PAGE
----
Packard plant building – Detroit, Albert Kahn, 1905
Rouge Complex Interior, Albert Kahn, 1917

My initial ideas for the reinterpretation drawing developed in the form of using the typical plan in an 8×8 grid (exactly the same spatial configuration as a chess board) where the structural span direction or how the architectural elements, dictate how the user move through the grid in relation to how each chess piece moves. I took this idea further by reinterpreting the chess board into a 3D cube and deleted various structural elements which ran along different paths similar to the chess pieces to break away from the idea of the typical plan.  This produced the outcome below.

Chess Cube Idea Axonometric Drawing, Archie, OCT 2017

DEBBIE // WEEK 3 _ STATE OF EXCEPTION

My interest in the Burning Man festival, the breaking away or setting apart of a people group from the society norm socio-politically and physically, led me to the political theology ‘state of exception’.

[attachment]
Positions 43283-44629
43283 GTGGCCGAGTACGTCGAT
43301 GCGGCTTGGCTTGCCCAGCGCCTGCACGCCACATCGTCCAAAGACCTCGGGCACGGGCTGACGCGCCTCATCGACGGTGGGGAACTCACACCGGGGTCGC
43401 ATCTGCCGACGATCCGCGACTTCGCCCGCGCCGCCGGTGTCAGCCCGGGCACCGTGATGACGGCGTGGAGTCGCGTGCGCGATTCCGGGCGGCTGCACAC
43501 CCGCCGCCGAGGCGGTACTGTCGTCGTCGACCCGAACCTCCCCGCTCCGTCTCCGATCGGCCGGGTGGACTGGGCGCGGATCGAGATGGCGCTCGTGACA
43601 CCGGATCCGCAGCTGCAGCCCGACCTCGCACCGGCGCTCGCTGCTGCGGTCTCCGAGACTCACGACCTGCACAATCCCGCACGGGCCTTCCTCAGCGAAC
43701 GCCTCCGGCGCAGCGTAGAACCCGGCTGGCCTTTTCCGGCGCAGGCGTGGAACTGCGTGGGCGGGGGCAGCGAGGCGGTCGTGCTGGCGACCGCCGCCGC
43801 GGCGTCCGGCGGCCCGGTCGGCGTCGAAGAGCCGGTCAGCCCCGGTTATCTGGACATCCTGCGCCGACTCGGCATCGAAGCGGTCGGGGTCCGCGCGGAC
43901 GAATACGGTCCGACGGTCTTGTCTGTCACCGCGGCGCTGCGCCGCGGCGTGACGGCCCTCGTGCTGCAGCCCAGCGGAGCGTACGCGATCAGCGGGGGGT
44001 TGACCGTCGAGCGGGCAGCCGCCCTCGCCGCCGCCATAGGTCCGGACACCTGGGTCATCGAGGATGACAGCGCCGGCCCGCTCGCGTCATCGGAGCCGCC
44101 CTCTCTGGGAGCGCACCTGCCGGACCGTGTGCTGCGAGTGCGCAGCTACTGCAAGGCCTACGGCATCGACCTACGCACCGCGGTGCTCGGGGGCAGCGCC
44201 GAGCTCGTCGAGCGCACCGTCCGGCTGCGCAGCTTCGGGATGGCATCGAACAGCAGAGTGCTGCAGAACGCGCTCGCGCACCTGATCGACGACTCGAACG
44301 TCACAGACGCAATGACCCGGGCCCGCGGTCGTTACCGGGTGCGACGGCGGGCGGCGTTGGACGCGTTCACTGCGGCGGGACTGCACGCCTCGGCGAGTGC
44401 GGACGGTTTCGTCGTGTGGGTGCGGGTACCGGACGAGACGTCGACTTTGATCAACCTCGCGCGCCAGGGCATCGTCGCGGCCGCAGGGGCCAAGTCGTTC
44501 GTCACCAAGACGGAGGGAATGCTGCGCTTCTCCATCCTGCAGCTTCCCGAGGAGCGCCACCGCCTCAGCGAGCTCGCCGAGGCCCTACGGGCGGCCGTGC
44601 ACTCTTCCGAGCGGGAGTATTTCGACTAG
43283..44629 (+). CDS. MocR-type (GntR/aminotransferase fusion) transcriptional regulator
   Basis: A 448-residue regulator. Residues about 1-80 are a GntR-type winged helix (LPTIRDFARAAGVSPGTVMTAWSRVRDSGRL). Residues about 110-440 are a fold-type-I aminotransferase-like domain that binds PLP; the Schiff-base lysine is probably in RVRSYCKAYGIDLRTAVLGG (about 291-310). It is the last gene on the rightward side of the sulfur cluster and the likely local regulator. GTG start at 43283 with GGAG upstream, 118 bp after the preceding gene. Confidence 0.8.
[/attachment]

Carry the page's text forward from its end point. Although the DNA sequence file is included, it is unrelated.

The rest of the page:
“State of exception” is the tile of Agamben’s book in which he explores the theory behind the understated and informal legalities of the state of emergency as enforced by political powers, as presented by his senior contemporary Carl Schmitt. Agamben describes the state of exception existing and directly subject to the rule, and poses that the rule ” lives only by the exception” (Agamben and Attell, 2005, p.58). While the rule of law is often created and enforced from a government administrative position, I will also be exploring a scenario in which the state of exception is created from a bottom up resistance or protest, against the state or powers that be.